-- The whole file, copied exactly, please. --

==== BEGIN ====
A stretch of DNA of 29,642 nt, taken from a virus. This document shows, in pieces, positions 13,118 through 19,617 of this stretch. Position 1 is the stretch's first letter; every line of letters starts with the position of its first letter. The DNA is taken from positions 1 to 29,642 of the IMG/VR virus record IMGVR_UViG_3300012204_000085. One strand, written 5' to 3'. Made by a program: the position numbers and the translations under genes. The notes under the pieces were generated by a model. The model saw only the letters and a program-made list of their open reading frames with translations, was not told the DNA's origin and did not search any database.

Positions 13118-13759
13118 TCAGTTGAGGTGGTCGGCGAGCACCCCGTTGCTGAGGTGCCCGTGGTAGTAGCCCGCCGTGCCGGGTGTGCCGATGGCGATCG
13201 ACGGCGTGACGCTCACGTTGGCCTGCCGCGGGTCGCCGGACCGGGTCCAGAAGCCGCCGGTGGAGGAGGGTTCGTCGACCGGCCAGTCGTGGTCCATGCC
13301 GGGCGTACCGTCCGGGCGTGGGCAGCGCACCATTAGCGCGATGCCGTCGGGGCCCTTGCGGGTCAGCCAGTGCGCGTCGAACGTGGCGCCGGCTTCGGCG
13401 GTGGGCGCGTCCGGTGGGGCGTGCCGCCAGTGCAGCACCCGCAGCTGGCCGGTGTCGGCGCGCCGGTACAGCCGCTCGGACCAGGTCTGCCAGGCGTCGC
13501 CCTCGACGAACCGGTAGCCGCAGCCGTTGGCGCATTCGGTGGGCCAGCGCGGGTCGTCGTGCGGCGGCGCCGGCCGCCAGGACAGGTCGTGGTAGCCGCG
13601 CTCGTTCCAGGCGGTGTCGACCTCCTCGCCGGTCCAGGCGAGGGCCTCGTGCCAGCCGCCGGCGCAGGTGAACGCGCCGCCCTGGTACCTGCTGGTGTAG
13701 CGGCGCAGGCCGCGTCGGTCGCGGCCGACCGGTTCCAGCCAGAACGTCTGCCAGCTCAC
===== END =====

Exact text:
A stretch of DNA of 29,642 nt, taken from a virus. This document shows, in pieces, positions 13,118 through 19,617 of this stretch. Position 1 is the stretch's first letter; every line of letters starts with the position of its first letter. The DNA is taken from positions 1 to 29,642 of the IMG/VR virus record IMGVR_UViG_3300012204_000085. One strand, written 5' to 3'. Made by a program: the position numbers and the translations under genes. The notes under the pieces were generated by a model. The model saw only the letters and a program-made list of their open reading frames with translations, was not told the DNA's origin and did not search any database.

Positions 13118-13759
13118 TCAGTTGAGGTGGTCGGCGAGCACCCCGTTGCTGAGGTGCCCGTGGTAGTAGCCCGCCGTGCCGGGTGTGCCGATGGCGATCG
13201 ACGGCGTGACGCTCACGTTGGCCTGCCGCGGGTCGCCGGACCGGGTCCAGAAGCCGCCGGTGGAGGAGGGTTCGTCGACCGGCCAGTCGTGGTCCATGCC
13301 GGGCGTACCGTCCGGGCGTGGGCAGCGCACCATTAGCGCGATGCCGTCGGGGCCCTTGCGGGTCAGCCAGTGCGCGTCGAACGTGGCGCCGGCTTCGGCG
13401 GTGGGCGCGTCCGGTGGGGCGTGCCGCCAGTGCAGCACCCGCAGCTGGCCGGTGTCGGCGCGCCGGTACAGCCGCTCGGACCAGGTCTGCCAGGCGTCGC
13501 CCTCGACGAACCGGTAGCCGCAGCCGTTGGCGCATTCGGTGGGCCAGCGCGGGTCGTCGTGCGGCGGCGCCGGCCGCCAGGACAGGTCGTGGTAGCCGCG
13601 CTCGTTCCAGGCGGTGTCGACCTCCTCGCCGGTCCAGGCGAGGGCCTCGTGCCAGCCGCCGGCGCAGGTGAACGCGCCGCCCTGGTACCTGCTGGTGTAG
13701 CGGCGCAGGCCGCGTCGGTCGCGGCCGACCGGTTCCAGCCAGAACGTCTGCCAGCTCAC